Pipers, Smiths Crisps, Sunbites, Market Deli, Walkers
Address: Walkers Snack Foods, Freepost LE4 918,
Leicester, LE4 5ZY, United Kingdom
Phone: 0800 274 777
Email: Contact Form
With meat rationing hitting profits, a Leicester based butcher named Henry Walker worked out a plan with his colleague Mr Gerrard to enter the field of Potato Crisps. Walkers Crisps began, and by 1954 the company had advanced sufficiently to introduce the Cheese & Onion Crisp – the UK’s most popular flavour today.
Walkers has approximately half of the UK’s crisp market and makes 10million bags per day. It is also now owned by Pepsico. The largest Potato Chip manufacturer in the World, Lays, is also owned by Pepsico. In the UK alone, the Walkers arm of Pepsico employs over 4,000 people.
Many people wonder what happened to Smiths Crisps, which was a Crisps powerhouse as recently as the 1980s. Major companies with wide ranging branding wasn’t as familiar with the public then as it is now. Nabisco actually owned Walkers, Smiths and Tudor, which was a successful brand in the North of England.
When Pepsico took the company over, they stopped using the Tudor branding and the Crisps under the Smiths branding was reduced substantially, with Walkers taking on the main task of providing the nation with regular Potato Crisps. Currently, the Smiths branding snacks only encompass Chipsticks, Frazzles, Bacon and Scampi Fries, and Cheese Moments.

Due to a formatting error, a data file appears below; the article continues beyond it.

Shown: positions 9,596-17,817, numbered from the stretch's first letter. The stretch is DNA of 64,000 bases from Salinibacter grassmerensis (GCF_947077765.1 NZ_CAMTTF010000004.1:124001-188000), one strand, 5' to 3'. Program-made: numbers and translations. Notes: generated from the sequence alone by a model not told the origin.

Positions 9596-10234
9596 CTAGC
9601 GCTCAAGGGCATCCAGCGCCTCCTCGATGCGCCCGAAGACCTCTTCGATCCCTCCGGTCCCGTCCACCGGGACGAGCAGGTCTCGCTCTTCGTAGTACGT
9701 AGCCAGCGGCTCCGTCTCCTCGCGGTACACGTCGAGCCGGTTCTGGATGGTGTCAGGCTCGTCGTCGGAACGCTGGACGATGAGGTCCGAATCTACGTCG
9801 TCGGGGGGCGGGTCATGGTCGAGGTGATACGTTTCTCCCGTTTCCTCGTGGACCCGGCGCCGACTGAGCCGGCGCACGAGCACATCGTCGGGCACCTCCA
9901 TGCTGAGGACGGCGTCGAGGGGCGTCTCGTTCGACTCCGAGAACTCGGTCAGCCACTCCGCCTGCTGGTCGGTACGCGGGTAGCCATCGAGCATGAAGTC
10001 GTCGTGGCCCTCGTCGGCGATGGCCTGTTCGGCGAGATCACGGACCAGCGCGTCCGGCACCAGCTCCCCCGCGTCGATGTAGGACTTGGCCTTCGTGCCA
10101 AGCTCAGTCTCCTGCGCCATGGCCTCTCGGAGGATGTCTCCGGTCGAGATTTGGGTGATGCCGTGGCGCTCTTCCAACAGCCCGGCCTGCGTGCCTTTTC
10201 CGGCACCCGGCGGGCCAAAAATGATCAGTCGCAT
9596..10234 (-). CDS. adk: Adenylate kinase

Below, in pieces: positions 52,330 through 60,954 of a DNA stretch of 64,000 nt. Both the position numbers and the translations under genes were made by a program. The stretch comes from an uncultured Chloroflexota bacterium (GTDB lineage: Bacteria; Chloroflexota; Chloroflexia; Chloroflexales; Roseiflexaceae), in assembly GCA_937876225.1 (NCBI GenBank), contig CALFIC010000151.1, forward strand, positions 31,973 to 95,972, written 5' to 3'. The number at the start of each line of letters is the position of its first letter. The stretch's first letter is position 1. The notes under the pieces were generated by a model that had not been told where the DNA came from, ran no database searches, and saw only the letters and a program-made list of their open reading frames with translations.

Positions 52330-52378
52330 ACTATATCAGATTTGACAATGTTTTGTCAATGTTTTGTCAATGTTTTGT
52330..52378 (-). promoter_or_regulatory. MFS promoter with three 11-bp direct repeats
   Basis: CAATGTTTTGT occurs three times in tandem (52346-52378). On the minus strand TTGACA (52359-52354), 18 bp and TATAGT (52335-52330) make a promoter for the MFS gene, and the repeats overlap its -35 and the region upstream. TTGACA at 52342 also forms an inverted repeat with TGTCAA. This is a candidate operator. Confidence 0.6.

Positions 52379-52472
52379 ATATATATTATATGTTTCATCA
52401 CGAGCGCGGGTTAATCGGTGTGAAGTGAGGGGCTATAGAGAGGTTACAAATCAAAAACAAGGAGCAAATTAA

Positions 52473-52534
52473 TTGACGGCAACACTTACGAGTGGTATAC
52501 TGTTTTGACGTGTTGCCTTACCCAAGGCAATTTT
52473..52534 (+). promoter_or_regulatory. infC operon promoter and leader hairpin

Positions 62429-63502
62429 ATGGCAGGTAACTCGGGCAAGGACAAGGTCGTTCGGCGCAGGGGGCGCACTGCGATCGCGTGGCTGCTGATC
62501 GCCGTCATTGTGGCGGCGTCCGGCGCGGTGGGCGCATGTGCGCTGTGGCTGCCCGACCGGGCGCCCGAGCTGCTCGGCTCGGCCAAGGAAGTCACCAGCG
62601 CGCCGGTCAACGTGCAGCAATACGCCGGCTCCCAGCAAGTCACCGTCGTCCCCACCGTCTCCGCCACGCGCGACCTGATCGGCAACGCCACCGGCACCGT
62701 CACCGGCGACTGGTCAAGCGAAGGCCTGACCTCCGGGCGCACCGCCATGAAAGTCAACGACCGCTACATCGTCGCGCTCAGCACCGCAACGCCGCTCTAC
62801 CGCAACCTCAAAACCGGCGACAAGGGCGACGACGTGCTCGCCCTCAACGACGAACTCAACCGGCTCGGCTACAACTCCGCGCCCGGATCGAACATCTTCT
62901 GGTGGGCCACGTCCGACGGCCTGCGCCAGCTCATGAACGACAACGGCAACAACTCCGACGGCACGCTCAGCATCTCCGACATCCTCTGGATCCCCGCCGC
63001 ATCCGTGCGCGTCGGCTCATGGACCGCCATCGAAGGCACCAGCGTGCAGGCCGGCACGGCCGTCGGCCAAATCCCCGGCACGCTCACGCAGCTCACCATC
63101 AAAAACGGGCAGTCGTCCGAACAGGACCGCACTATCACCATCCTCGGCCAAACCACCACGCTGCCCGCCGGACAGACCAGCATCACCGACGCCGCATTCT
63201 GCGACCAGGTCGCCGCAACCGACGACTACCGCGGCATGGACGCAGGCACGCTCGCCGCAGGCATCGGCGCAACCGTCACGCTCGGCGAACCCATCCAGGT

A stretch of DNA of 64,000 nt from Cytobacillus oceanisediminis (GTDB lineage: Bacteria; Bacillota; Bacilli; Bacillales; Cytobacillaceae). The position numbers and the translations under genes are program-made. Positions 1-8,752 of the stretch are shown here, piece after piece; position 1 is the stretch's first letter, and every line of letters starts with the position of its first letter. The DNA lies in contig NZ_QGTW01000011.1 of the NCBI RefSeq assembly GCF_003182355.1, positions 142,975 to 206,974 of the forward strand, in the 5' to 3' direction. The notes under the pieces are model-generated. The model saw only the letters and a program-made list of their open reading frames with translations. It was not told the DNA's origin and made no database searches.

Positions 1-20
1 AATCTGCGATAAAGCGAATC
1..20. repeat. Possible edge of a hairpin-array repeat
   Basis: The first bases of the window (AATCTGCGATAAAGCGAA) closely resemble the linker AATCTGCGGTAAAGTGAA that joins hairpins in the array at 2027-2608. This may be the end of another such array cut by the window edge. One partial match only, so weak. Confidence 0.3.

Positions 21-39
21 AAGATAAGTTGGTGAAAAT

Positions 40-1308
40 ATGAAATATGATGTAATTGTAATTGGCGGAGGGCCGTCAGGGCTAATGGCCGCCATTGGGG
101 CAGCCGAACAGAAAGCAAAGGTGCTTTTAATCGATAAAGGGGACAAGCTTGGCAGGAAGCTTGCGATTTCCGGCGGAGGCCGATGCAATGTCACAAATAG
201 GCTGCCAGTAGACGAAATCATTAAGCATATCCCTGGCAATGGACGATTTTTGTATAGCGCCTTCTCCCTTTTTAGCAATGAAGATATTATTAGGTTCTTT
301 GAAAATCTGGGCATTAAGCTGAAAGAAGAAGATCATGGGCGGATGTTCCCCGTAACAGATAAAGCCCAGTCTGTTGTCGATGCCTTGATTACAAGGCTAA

The biggest change however came in 2006 when the company altered their branding to the Lays model, switched to Sunseed Oil for their cooking and reduced the saturated fat by 70%.
A recent time-line could begin in 1997, when Walkers became the brand name for Quavers and Monster Munch.
Walkers launched Max, as a standalone brand with its own range in 2000.
In 2001 Walkers assumed the branding of the Smiths snack, Squares.
In 2002 Walkers bought Wotsits from Golden Wonder Crisps. They also launched their Sensations range in the same year.
The Smiths brands: Salt & Shake, Scampi Fries and Bacon Fries were re-launched under the Walkers branding in 2003.
To provide a healthier alternative to Crisps during a more conscious age, the wholegrain snack Sunbites was launched in 2007.